Why did Newton struggle for thirty years to make gold by alchemy – and then become Master of the Mint? Why do we blush? Why do we have illusions?
In this collection of essays, originally published in 1994, Richard Gregory once again delights and tantalizes with tales of his childhood, his family and friends, the famous and the infamous, and weaves them into a rich pattern to illuminate scientific principles and puzzles. If you can put the book down, each essay is complete on its own, but they are united by the magic of human perception. From seeing and hearing to feeling and believing, from the shape of traffic signs to knowledge of quantum mechanics, all our interactions with the outside world are mediated by perception.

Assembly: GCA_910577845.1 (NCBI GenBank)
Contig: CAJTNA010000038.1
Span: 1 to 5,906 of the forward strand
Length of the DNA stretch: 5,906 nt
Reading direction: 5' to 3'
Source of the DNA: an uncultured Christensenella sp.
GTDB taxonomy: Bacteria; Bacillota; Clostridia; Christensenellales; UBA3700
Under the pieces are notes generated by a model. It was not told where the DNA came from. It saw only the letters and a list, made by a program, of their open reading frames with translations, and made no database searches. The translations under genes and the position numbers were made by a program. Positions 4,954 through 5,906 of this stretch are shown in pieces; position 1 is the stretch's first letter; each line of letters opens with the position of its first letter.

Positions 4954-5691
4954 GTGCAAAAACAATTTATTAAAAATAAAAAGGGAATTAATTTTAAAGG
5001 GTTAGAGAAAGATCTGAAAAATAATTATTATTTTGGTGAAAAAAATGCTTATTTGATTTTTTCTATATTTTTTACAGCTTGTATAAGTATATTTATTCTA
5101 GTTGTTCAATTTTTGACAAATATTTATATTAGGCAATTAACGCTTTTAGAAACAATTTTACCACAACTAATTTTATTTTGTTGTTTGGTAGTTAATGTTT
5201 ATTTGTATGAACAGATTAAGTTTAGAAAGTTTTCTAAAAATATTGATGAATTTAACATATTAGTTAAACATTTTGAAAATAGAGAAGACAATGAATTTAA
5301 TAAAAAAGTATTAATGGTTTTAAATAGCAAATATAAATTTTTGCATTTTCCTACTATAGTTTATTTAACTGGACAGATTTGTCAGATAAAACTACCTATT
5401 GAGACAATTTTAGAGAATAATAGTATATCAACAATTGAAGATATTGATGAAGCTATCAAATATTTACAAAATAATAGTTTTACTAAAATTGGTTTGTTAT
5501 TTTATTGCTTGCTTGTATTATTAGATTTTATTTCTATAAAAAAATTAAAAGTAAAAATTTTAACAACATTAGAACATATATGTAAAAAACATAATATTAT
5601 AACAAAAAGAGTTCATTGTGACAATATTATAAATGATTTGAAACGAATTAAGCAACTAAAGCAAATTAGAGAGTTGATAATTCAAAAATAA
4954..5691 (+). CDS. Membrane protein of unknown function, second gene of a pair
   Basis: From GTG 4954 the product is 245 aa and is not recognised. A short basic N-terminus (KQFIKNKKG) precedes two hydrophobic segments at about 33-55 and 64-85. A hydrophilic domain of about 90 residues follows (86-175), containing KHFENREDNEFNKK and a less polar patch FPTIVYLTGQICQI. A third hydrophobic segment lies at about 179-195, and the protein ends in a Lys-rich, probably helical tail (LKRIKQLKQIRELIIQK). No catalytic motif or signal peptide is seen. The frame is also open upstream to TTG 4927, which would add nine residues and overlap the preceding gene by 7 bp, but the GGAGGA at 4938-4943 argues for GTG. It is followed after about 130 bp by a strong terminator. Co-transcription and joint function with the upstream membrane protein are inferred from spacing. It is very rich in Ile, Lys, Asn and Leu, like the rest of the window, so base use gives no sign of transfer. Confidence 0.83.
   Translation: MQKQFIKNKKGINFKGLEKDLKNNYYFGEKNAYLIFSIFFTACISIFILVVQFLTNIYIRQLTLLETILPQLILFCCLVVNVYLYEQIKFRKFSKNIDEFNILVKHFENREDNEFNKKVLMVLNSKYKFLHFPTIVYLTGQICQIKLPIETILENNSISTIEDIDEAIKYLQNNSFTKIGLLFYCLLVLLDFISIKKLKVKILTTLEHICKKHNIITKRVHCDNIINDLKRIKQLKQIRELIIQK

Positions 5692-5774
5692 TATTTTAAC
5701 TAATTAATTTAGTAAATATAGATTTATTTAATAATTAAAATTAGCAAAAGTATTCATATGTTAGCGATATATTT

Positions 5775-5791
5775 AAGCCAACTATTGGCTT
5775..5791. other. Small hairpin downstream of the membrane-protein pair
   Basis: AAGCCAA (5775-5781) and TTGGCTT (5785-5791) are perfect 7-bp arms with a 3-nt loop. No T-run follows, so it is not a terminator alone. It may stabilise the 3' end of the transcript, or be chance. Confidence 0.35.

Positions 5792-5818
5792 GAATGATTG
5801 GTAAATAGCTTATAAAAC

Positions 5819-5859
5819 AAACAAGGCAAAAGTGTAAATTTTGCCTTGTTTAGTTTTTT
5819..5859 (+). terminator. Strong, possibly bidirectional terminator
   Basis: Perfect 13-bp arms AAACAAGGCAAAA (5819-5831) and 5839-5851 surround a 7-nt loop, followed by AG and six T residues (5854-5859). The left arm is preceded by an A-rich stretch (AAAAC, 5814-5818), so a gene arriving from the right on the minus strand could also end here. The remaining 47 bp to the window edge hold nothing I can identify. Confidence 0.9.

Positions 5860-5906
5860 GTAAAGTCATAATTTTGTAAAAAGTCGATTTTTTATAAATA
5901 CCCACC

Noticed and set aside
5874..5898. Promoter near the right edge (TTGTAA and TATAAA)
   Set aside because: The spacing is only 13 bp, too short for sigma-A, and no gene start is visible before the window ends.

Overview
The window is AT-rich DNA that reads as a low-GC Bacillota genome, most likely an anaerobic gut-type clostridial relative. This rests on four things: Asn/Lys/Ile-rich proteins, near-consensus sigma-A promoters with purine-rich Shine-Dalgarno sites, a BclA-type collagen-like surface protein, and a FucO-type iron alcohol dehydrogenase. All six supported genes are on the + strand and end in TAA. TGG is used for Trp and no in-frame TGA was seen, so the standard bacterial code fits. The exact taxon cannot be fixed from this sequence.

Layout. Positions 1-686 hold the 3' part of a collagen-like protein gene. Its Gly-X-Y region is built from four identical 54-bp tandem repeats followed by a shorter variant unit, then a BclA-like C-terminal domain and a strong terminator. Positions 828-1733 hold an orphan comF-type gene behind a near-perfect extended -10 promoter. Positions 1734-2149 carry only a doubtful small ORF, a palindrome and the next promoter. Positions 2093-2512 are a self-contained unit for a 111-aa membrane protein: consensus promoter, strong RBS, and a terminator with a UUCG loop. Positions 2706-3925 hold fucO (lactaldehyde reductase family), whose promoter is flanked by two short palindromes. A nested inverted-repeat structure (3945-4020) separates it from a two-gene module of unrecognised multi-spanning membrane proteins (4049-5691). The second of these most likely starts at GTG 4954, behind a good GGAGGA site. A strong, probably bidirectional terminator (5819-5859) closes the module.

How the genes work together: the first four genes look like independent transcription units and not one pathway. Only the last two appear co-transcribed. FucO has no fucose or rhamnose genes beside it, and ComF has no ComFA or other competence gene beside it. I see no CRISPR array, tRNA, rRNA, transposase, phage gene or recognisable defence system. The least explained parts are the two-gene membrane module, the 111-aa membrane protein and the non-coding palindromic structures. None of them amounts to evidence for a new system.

Our knowledge is further distilled by the machines which help our own biological mechanisms, like microscopes and telescopes, electric light, and even more powerfully by computer technology. But if the natural structures of perception can affect our interpretation of the world, how much more dramatically might science education and tools of information technology enhance – though sometimes mislead – our perception of reality? Even Odder Perceptions may not have all the answers, but it certainly poses more questions.